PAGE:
A colossal 'hole' in the sun's atmosphere could supercharge Earth's auroras on March 24

treeline with green auroras just above and red auroras reaching into the sky. a snowy landscape covers the front
Red auroras photographed in Canada's Quebec on Feb. 16, 2023. (Image credit: Mike MacLellan)

A "hole" in the sun's atmosphere may produce a dazzling light show on Earth in the coming days.

A moderate aurora watch is in effect Friday (March 24) for higher latitudes of Earth due to a coronal hole, an opening in the sun's magnetic field, according to the U.S. National Oceanic and Atmospheric Administration (NOAA).

When these holes open in the corona, the sun's upper atmosphere, they allow an increased flow of the charged-particle stream known as the solar wind. In similar situations, coronal holes have led to auroral displays as far south as New York and Idaho, according to spaceweather.com.

Related: Strange unprecedented vortex spotted around the sun's north pole

The sun has been busy in recent months as it climbs toward an expected 2025 peak of its 11-year activity cycle. For example, NASA's Solar Dynamics Observatory recently spotted a gigantic "tornado" swirling across the sun's north pole.

For three days last week, boiling plasma rose high above the sun's surface, peaking at a height of 14 Earths or about 75,000 miles (120,000 kilometers) on March 18. When the tornado collapsed, the ejected material did not fly toward our planet, however.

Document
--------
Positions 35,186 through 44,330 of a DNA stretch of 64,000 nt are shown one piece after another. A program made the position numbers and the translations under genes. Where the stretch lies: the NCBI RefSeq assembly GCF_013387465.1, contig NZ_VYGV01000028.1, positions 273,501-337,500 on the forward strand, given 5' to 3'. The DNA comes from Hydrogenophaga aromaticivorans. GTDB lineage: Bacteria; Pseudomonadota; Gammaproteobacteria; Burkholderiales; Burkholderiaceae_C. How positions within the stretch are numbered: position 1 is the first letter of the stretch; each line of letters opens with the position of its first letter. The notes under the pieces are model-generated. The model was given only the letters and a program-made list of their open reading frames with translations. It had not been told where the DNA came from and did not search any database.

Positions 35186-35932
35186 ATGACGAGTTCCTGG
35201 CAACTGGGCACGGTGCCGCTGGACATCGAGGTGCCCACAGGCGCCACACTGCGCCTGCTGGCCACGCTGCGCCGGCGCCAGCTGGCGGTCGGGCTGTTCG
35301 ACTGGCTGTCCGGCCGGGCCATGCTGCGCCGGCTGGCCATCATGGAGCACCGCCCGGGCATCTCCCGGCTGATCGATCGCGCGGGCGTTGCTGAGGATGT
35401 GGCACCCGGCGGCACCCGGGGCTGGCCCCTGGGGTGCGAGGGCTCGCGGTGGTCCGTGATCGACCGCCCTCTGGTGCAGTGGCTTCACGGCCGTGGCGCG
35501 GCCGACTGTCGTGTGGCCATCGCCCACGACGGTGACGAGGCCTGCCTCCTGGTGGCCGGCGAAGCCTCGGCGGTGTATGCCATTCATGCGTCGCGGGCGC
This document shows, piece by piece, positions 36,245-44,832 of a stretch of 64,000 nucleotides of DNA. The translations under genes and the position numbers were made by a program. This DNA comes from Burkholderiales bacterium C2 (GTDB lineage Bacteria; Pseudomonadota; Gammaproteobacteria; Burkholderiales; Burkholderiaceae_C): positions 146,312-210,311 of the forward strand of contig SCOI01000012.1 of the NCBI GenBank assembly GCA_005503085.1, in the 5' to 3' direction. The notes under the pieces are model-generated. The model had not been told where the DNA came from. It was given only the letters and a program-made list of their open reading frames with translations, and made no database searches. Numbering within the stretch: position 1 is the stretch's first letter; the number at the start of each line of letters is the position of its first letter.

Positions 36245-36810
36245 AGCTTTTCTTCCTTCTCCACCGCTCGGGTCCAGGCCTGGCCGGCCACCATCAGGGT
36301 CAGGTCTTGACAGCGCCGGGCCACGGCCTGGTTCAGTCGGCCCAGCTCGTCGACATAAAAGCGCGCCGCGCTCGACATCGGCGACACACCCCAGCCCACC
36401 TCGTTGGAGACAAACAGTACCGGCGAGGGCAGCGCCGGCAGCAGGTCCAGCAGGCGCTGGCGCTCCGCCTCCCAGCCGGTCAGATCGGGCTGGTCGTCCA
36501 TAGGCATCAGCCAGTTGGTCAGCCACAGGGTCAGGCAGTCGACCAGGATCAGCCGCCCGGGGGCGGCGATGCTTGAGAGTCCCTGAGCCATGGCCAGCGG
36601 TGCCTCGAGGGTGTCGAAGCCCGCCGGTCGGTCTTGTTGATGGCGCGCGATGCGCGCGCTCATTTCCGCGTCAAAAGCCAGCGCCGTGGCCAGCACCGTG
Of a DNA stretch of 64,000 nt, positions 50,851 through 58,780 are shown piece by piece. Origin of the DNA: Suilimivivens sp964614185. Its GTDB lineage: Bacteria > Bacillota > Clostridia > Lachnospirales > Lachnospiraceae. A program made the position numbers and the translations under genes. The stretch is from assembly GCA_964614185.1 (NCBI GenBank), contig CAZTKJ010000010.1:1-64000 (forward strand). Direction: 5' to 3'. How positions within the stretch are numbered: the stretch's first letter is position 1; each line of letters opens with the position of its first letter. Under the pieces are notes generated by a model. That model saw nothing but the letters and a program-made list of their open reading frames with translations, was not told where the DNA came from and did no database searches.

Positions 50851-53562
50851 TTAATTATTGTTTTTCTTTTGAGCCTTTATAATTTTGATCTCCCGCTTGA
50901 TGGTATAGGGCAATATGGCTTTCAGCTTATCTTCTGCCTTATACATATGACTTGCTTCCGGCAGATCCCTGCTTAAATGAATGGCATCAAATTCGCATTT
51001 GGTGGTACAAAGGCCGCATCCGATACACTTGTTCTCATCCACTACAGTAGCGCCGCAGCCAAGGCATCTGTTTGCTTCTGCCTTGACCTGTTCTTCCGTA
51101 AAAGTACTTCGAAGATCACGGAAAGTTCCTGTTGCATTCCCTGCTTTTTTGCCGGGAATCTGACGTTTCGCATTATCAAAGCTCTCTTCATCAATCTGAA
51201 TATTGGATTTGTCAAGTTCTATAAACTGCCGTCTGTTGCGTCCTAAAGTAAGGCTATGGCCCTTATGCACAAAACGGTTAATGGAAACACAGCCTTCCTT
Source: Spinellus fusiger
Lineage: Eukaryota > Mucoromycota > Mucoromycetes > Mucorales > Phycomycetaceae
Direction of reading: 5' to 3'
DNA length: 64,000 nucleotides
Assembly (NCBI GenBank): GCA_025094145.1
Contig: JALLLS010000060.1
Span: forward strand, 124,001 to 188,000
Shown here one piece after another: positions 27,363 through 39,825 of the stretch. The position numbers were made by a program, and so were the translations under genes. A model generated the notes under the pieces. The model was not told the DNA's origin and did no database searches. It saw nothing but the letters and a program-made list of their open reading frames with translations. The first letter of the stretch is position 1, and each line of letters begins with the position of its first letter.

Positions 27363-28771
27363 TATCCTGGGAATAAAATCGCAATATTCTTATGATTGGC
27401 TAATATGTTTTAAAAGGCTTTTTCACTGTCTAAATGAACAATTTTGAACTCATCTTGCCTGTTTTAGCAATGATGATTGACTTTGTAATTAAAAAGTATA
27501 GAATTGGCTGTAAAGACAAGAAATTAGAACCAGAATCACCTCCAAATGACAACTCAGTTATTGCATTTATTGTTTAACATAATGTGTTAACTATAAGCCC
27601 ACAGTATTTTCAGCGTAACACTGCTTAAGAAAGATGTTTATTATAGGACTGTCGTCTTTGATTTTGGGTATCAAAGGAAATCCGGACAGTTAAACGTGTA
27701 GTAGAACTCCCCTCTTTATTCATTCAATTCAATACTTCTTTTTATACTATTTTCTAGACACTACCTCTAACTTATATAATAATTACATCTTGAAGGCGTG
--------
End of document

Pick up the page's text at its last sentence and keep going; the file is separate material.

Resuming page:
Most solar activity is harmless, boosting auroras and causing minor radio blackouts, but NASA, NOAA and other groups keep a 24/7 watch on the sun just in case. Strong solar storms can occasionally short out satellites or affect electrical power supplies, like a blackout in Quebec, Canada that took place in 1989.

In recent years, NASA and the European Space Agency (ESA) have also launched satellites that swoop close to the sun to examine its corona and structures on the surface. NASA's Parker Solar Probe and ESA's Solar Orbiter seek to better understand the makeup of the sun to improve space weather forecasts and continue to protect our planet and its environs spacecraft and humans alike.

Elizabeth Howell is the co-author of "Why Am I Taller?" (ECW Press, 2022; with Canadian astronaut Dave Williams), a book about space medicine. Follow her on Twitter @howellspace. Follow us on Twitter @Spacedotcom or Facebook.

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Elizabeth Howell
Staff Writer, Spaceflight

Elizabeth Howell (she/her), Ph.D., is a staff writer in the spaceflight channel since 2022 covering diversity, education and gaming as well. She was contributing writer for Space.com for 10 years before joining full-time. Elizabeth's reporting includes multiple exclusives with the White House and Office of the Vice-President of the United States, an exclusive conversation with aspiring space tourist (and NSYNC bassist) Lance Bass, speaking several times with the International Space Station, witnessing five human spaceflight launches on two continents, flying parabolic, working inside a spacesuit, and participating in a simulated Mars mission. Her latest book, "Why Am I Taller?", is co-written with astronaut Dave Williams. Elizabeth holds a Ph.D. and M.Sc. in Space Studies from the University of North Dakota, a Bachelor of Journalism from Canada's Carleton University and a Bachelor of History from Canada's Athabasca University. Elizabeth is also a post-secondary instructor in communications and science at several institutions since 2015; her experience includes developing and teaching an astronomy course at Canada's Algonquin College (with Indigenous content as well) to more than 1,000 students since 2020. Elizabeth first got interested in space after watching the movie Apollo 13 in 1996, and still wants to be an astronaut someday. Mastodon: https://qoto.org/@howellspace